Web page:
Soon, he would start initiating the projects, and about 10 years ago, he decided the backyard should have a creek running through it. With Carrie's approval, he started digging until the clay-based soil became so tough that he needed to bring in a backhoe.

Now, a pump keeps water flowing down the creek they built with rocks and lined with plants. This wasn't the first homemade contribution to the backyard. Twenty-one years ago, Carrie began building the two-story playhouse that still stands today.

"I always wanted to be an architect, and I always enjoyed working with wood," she said. "It just kind of adds some depth to the yard."

So with the help of her 6-year-old granddaughter at the time, the two set out to build the playhouse with only a hammer and a circular saw, collecting more power tools over the four years it took to complete.

The finished playhouse has served as a retreat for the grandchildren, who range about 20 years in age. A couple of grandchildren attempted a sleepover in the little building, only to end the night short when they smelled a skunk. Another grandchild asked if he could move into the playhouse to avoid having to move schools.

'A big stress-reliever'

Their backyard hosts more than just kid dreams and childhood imagination. It's a space to keep in touch with old friends, host family gatherings and even raise money for a charitable cause.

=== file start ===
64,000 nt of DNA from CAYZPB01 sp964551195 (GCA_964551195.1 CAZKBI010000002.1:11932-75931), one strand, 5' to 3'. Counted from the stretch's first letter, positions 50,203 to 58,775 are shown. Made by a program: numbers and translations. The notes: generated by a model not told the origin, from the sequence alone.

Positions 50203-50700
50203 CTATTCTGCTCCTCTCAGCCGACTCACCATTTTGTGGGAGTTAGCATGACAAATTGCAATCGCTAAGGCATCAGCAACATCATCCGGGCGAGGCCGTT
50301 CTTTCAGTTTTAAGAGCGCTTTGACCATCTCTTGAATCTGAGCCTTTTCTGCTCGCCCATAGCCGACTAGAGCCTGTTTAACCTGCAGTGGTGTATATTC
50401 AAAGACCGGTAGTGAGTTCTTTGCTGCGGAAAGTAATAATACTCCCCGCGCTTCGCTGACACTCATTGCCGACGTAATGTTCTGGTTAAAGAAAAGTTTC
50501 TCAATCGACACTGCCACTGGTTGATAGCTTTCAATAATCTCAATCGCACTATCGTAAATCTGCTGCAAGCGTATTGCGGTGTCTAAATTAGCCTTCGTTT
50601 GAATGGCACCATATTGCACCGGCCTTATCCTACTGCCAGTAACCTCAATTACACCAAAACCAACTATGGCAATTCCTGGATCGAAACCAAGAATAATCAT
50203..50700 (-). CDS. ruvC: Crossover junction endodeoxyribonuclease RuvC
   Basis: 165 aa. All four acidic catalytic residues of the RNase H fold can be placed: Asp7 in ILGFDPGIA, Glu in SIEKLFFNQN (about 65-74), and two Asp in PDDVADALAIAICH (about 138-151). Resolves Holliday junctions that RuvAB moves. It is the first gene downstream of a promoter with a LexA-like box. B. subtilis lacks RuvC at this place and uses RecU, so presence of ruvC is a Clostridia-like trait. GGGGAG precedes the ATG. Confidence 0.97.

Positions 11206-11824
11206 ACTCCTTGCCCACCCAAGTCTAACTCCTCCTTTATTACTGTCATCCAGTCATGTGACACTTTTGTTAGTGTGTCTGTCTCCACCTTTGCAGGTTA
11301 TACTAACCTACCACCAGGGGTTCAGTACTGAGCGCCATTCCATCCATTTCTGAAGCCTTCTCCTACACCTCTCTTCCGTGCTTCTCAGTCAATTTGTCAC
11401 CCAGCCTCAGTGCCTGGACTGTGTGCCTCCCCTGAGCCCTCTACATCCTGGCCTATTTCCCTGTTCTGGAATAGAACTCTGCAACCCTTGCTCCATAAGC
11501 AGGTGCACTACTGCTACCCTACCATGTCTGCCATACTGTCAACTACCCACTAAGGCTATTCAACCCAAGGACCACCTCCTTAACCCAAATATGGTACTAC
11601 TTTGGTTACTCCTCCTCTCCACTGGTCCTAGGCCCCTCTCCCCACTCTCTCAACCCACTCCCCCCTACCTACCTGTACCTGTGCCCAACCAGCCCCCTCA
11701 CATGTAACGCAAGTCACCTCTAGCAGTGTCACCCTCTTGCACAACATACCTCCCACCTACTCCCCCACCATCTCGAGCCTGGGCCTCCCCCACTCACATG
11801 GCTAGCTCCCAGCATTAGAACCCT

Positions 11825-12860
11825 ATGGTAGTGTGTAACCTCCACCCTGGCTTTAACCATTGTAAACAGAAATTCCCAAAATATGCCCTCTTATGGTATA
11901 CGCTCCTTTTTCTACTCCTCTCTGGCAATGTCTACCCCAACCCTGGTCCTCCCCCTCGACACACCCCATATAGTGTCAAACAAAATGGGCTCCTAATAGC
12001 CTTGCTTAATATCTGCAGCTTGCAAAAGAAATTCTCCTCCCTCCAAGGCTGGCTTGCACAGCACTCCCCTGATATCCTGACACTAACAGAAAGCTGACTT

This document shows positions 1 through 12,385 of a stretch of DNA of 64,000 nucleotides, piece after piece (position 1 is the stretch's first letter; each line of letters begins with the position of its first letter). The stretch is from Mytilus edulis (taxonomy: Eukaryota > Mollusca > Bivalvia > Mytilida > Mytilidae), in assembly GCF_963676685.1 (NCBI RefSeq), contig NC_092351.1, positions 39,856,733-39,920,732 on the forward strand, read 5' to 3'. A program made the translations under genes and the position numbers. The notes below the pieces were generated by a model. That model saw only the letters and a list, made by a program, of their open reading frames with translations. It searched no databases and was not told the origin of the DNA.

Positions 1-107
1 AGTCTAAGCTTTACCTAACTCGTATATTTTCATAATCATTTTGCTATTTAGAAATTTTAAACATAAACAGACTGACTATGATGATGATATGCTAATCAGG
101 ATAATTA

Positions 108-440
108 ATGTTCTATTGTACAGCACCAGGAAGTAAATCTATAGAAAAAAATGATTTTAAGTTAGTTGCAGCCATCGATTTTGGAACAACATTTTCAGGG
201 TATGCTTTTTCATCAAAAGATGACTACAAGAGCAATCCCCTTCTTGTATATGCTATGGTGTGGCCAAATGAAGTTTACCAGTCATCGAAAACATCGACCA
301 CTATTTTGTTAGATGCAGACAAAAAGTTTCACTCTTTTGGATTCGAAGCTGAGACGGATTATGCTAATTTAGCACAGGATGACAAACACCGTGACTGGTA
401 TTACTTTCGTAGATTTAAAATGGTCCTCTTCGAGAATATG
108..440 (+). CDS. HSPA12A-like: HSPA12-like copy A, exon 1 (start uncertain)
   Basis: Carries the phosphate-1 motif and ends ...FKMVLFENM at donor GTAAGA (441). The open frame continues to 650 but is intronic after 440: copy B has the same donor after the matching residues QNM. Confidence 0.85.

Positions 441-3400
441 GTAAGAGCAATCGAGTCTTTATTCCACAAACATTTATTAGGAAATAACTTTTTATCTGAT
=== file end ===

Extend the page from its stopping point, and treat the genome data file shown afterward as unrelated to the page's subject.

Twice now, Scott has auctioned off an evening in their backyard to help support University of Minnesota Duluth men and women's sport scholarships. The highest bidders received a small garden party at the Keenans, accompanied with a full course meal and live music.

Scott, a retired race director for Grandma's Marathon, said he waited until the right moment to tell Carrie what he had done after auctioning off their yard the second time in 2015. Organizing a successful dinner could become daunting.

"It was way too much food and way too much wine, but we had fun," he said, with a grin.

Though Carrie enjoys the gatherings, it's the quiet, reflective moments among the flowers and plants that mean the most.

"It's a big stress-reliever," she said. "You can come out at the end of the day and forget about everything bad that happened."

Flowers stir up memories for Carrie, and she often walks around reminiscing on the stories behind each one. The hollyhock flowers sprouted out of the seeds collected from her grandmother's property. Other plants grew from the seeds she purchased on vacations in Vancouver or California.

A tree even came from Carrie's mother, who gave each of her children money to plant one in her memory before she died. Carrie chose an apple tree, one of three in the yard.

Although no explicit vegetable garden sits on their property, the couple has no shortage of food growing. They plant a range of edible goods scattered around the property: raspberries, blueberries, grapes, rhubarb, cucumbers, herbs.

Scott finds some of his greatest garden enjoyment in the birds that pass through, whether for the water, shelter or bird feeders. He considers himself an amateur birder.

Every day feels like a vacation in the backyard, the couple agreed, and the trick to a happy garden means keeping it small enough to stay manageable.

"We have enough to keep us occupied," Carrie said. "You have too much, and it keeps you from enjoying other things in life."